Who doesn’t like watching cars doing big wheelies down the track? In most cases, it’d be the driver and his crew. Why? Well, as spectacular as they may be, uncontrolled wheelies can cost you valuable fractions of a second and potentially cause damage to the suspension and even the chassis.
Why do cars wheelie?
The best examples of big wheelies can be found on a drag strip, that’s because drag cars tend to have the right recipe for lifting the front end – big power and incredible grip through the tyres to the sticky racetrack.
When a drag car launches from the start line the rotational momentum of the rear wheels overcomes the weight of the car in front of the rear axle. The rear axle then acts as a pivot point forcing a weight transfer from the front to the rear. As the front end lifts, transferring even more weight rearwards, less and less force is required to lift the front it even higher.
How high the car lifts depends on several things: the power the engine makes at each RPM point, the weight of the car, the speed of the car, the suspension setup, the centre of gravity and the wheelie bar setup (if the car has them).
Controlling a wheelie
There are two ways of controlling a wheelie. The mechanical option is to fit “wheelie bars”. These are mounted directly on the rear end of the car and are height-adjusted to the amount of allowed lift. While this is a common sight on many drag cars, some classes do not allow them.
The second option is to control the front-end lift using an ECU with a Laser Ride Height Sensor.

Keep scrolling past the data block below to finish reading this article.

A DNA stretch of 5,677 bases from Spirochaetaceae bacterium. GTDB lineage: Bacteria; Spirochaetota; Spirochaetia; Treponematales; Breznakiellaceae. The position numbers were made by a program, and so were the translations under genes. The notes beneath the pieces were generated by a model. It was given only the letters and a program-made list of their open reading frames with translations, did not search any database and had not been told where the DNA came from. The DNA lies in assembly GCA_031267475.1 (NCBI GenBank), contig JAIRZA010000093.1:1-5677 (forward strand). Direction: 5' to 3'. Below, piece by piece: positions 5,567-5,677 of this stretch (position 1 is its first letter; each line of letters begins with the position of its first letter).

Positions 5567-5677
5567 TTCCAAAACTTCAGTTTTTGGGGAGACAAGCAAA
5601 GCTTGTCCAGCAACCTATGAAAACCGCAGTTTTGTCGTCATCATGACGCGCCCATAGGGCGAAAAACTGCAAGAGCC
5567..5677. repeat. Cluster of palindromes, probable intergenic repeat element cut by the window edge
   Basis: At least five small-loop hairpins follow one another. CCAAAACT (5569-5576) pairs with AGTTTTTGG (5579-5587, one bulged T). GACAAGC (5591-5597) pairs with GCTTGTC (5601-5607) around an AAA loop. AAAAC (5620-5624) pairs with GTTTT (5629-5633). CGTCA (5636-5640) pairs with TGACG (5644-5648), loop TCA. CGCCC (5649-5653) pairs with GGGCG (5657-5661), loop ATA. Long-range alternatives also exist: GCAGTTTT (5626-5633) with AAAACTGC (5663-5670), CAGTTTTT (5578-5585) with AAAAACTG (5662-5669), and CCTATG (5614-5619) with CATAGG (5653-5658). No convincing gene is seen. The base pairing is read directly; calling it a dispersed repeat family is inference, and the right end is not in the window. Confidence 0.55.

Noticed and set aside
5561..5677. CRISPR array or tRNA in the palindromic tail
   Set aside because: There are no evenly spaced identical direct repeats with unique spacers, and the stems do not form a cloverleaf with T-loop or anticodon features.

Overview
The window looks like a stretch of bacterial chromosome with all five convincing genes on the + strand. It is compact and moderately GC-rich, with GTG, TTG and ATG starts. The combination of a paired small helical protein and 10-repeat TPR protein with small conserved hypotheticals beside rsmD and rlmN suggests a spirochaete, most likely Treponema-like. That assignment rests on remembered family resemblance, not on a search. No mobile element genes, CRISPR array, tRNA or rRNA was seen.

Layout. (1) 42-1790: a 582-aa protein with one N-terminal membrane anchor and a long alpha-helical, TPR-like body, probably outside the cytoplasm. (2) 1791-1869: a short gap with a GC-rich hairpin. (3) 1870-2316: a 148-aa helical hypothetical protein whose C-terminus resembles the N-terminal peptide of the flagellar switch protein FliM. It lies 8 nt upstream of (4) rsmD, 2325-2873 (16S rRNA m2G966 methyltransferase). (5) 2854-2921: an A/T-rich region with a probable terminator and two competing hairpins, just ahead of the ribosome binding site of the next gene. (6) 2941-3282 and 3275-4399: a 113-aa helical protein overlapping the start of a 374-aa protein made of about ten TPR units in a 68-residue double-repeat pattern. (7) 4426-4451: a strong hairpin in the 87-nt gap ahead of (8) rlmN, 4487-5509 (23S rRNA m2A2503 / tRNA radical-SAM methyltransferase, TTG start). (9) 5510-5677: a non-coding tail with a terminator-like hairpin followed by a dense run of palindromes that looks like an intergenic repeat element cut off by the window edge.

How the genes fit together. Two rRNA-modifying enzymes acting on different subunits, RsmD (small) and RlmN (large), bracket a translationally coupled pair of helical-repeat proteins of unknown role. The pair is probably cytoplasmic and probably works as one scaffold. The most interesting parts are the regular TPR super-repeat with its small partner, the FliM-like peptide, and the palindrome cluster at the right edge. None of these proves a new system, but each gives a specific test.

How Does It Work?
Once mounted, the Haltech Laser Ride Height Sensor measures the distance from the sensor to the ground and feeds that information to the ECU. We can then set up a maximum lift distance and map the ignition and fuel against the front-end lift and the road speed.
To put it simply, when the front end lifts, the ECU will start cutting ignition or fuel or both. Once the front end comes down and makes contact with the ground the ECU restores the fuel and ignition to their original setting.
To prevent the front end from coming up again we can delay the return to the normal fuel/ignition map using the Timer function in the Torque Management setup. This will allow the car to settle, pick up speed and transfer some weight onto the front end.
We recommend mounting the sensor near the steering rack and between 3″ – 5″ from the ground at static ride height. However, your application may vary and require some adjustment.
The actual laser lens (red panel) needs to be pointing downwards and the wiring harness connection either to the right or to the left. Mounting the Laser Ride Height Sensor incorrectly can result in incorrect ride height readings and trigger an incorrect response from the ECU.
The Haltech Laser Ride Height Sensor comes pre-terminated with a DTM3 connector. If used with an HT-141376 (Elite 2500/2500T V8 Big Block/Small Block GM, Ford & Chrysler Terminated Engine Harness) then this sensor may be plugged directly into SPI4 on the engine bay harness with no modification.
With custom or universal wiring use the following pin-out:
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